West Point fans will see familiar names scattered across the field in 2020, comprising what Warriors coach Don Farley considers his most experienced squad in quite some time.
West Point returns 17 seniors this season, 10 starters on offense and a strong defensive nucleus. The offensive trio of quarterback Will Cochran, receiver Kobe Bowers and tailback Kelton Washington are among those offensive returners.
Farley and the Warriors expect their veteran leadership and talent to yield profitable results as the team seeks to snap a brief two-year hiatus from the Class 5A postseason. Before that, West Point made four straight playoff appearances (2014-17) under Farley.
“This is our most experienced team since 2014 across the board, and that’s exciting. It can carry you a long way,” Farley said. “Our seniors were freshmen the last time we made the playoffs, looking up to the seniors and juniors who got us to that point. They’re now the leaders, and freshmen this season are counting on them to lead. Things haven’t transpired the way we’ve wanted the past two years, and this group is hungry and ready to change that. We’ll face a tough road but hope to be in contention until the end.”
West Point remains in Region 7, but is the lone holdover. Newcomers are Fairview, Boaz, Crossville, Sardis, Douglas and Guntersville. Take Fairview out of the equation, and the Warriors have played their new region foes a combined 12 times in program history.
Cochran is back under center to engineer West Point's offense. The three-sport star has worked diligently in the offseason to improve his precision and quick reads.
“Will’s accuracy is better, and he’s focused a lot this summer on becoming a better decision-maker," Farley said. "No one can deny his arm strength. That’s the first thing that jumps out. Will has embraced a huge leadership role, and that’s an added benefit for the team.”
The Warriors' receiving unit is littered with seniors, including Bowers, the team’s leading pass-catcher and Cochran’s favorite target last season.
Seniors Jacob Dye, Carter Thornton, Branson Smith and Logan Selby are also back to haul in passes for West Point.
Washington, a junior, is a steady presence in the backfield and a great complement to Cochran.
One of the main reasons Farley compares this season’s roster to 2014's is because of the skill and familiarity returning on the offensive line, including seniors Ethan Helms, Jayden Williams and Chase Sibley.
“You can’t ask for more than to return 10 starters, and the 11th man started three games last year," Farley said. "Because we do have that experience, we’ve changed some things up offensively, and our guys have been receptive. We’re building on some concepts we’ve already installed. With our personnel, it’s the perfect time to do it.”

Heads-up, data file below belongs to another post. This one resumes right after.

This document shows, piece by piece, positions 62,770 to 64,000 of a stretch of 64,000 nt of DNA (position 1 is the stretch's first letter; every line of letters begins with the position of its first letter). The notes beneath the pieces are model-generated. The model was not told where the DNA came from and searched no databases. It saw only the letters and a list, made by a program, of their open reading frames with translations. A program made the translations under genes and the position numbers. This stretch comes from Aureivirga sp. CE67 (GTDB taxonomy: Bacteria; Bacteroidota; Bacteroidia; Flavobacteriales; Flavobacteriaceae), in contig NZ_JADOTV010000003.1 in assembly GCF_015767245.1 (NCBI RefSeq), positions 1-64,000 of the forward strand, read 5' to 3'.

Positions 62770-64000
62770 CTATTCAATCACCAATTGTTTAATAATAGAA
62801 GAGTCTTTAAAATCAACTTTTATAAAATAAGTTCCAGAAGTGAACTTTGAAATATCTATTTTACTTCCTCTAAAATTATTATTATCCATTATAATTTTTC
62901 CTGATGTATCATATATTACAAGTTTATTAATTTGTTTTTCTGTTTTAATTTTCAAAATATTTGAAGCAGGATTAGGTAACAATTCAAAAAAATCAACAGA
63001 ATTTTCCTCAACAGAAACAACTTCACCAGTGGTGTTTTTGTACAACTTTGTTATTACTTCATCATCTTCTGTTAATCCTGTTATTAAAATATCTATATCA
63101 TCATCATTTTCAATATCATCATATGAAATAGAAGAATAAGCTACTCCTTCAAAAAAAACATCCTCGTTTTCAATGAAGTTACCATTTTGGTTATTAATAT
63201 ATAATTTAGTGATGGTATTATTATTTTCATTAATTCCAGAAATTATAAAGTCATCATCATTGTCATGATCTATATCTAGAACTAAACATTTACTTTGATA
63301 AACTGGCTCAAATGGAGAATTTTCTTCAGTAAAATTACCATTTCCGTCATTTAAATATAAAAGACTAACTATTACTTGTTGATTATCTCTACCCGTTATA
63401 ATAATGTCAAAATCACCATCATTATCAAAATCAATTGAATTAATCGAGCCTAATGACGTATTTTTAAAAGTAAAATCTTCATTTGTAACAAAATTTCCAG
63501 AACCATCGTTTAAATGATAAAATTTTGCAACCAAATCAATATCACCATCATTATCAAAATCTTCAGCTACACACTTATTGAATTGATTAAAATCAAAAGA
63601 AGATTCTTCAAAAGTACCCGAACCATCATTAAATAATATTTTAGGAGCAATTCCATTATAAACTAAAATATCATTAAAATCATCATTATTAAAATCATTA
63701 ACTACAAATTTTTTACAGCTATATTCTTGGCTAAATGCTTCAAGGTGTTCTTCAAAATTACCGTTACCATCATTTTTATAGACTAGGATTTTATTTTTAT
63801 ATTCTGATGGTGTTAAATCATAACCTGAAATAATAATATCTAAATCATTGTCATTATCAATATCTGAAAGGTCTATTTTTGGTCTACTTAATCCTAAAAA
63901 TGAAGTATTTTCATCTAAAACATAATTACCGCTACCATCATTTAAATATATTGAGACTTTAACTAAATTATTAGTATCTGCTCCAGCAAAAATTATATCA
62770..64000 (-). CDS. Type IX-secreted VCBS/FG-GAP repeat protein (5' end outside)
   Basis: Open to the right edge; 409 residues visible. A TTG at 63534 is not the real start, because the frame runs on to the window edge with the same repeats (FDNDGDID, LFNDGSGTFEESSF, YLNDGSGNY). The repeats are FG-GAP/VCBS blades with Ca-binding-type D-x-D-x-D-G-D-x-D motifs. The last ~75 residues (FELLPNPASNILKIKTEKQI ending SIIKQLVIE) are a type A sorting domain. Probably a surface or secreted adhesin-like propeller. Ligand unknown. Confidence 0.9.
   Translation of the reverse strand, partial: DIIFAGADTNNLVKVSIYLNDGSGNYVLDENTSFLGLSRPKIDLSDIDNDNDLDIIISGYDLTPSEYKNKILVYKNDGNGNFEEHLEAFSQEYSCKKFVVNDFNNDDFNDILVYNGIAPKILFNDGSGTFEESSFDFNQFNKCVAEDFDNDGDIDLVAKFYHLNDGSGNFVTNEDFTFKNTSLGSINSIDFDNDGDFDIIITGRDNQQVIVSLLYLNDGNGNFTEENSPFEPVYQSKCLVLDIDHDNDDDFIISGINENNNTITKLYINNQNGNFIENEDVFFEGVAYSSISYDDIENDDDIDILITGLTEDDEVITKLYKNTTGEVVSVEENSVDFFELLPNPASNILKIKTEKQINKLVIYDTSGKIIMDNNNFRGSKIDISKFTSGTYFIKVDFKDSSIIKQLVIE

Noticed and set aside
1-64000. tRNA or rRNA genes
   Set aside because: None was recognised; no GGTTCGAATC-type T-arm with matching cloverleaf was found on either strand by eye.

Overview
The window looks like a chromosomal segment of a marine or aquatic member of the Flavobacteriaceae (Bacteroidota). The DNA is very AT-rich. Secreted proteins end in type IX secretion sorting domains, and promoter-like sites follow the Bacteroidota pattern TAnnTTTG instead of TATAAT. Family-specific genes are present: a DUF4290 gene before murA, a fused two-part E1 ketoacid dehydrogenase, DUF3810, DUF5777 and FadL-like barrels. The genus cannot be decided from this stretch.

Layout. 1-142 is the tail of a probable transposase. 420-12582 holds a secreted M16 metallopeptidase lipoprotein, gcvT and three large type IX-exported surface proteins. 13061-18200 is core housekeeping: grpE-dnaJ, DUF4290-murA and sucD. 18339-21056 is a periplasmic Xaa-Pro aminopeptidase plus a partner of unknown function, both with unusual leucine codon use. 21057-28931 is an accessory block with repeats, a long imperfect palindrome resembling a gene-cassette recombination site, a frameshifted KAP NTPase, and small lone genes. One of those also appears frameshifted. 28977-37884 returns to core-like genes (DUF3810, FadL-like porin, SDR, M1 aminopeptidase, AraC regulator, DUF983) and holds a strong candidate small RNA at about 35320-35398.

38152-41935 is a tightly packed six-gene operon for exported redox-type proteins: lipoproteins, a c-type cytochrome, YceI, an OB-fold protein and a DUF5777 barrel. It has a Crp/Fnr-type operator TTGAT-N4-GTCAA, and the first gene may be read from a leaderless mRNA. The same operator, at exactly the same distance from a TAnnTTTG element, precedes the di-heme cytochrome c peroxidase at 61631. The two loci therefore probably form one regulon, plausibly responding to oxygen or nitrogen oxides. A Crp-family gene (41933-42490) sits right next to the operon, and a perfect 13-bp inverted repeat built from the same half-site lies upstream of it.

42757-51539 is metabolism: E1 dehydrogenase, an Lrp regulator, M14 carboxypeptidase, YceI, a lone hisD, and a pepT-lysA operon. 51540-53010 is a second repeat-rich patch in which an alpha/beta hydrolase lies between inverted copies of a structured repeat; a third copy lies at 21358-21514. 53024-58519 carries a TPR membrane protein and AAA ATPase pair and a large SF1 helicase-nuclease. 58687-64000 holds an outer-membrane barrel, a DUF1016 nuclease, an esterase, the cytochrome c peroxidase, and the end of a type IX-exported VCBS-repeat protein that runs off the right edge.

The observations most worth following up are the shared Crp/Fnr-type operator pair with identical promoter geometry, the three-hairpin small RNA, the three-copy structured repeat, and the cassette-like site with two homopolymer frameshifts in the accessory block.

No matter the scheme or tweaks, West Point’s offense should be balanced, and that could help improve on last season’s average of 17.9 points per game.
While the defense doesn’t return as many starters as the offense, the cupboard isn’t bare.
Seniors Braeden Patterson, Gaige Roberson and Keynan Baker should provide a significant lift and push on the line, and Keaton Chappell will anchor the linebackers.
Poncho Perez spearheads the secondary — one unit that doesn’t feature considerable game experience. Logan Selby should play a significant role in the defensive backfield as well, making up for the departures of Levi Farley and Will Brown.
The Warriors also have to replace linebacker Brody Rusk, their most productive defensive player in 2019.
“Our defense is up to the challenge," Farley said. "We suffered early injuries last season, so some of our starters this year earned valuable minutes because of that."
Logan Selby will handle kicking and punting duties, and West Point will rely on a host of players in the return game.
Farley enters his eighth season as head coach and 23rd overall on the sideline.
After falling just shy last season, the Warriors have a solid chance to return to the 5A postseason – an expectation Farley has established during his tenure.
“We believe every game is going to be a fourth-quarter game," he said. "I don’t think there’s a team in our region writing down an automatic win or loss on their schedule right now. Every Friday night during region play is going to be a coin flip to see who is gaining ground for one of the four playoff spots. Every team is going to be scratching and clawing. Everyone in this region is competitive."
West Point opens at Good Hope on Aug. 28, followed by four consecutive home games.
Despite the COVID-19 uncertainties hanging in the balance, Farley wants the Warriors to embrace their playoff aspirations and new-look schedule.
“We’re not taking any day for granted. It seems like things change daily around us, so we’re prepared to play as safely as we can and follow the proper protocols. We’ll control what we can control,” he said. “We’re looking forward to seeing what this senior class can accomplish. We can give our community and fans something to be proud of and provide normalcy.”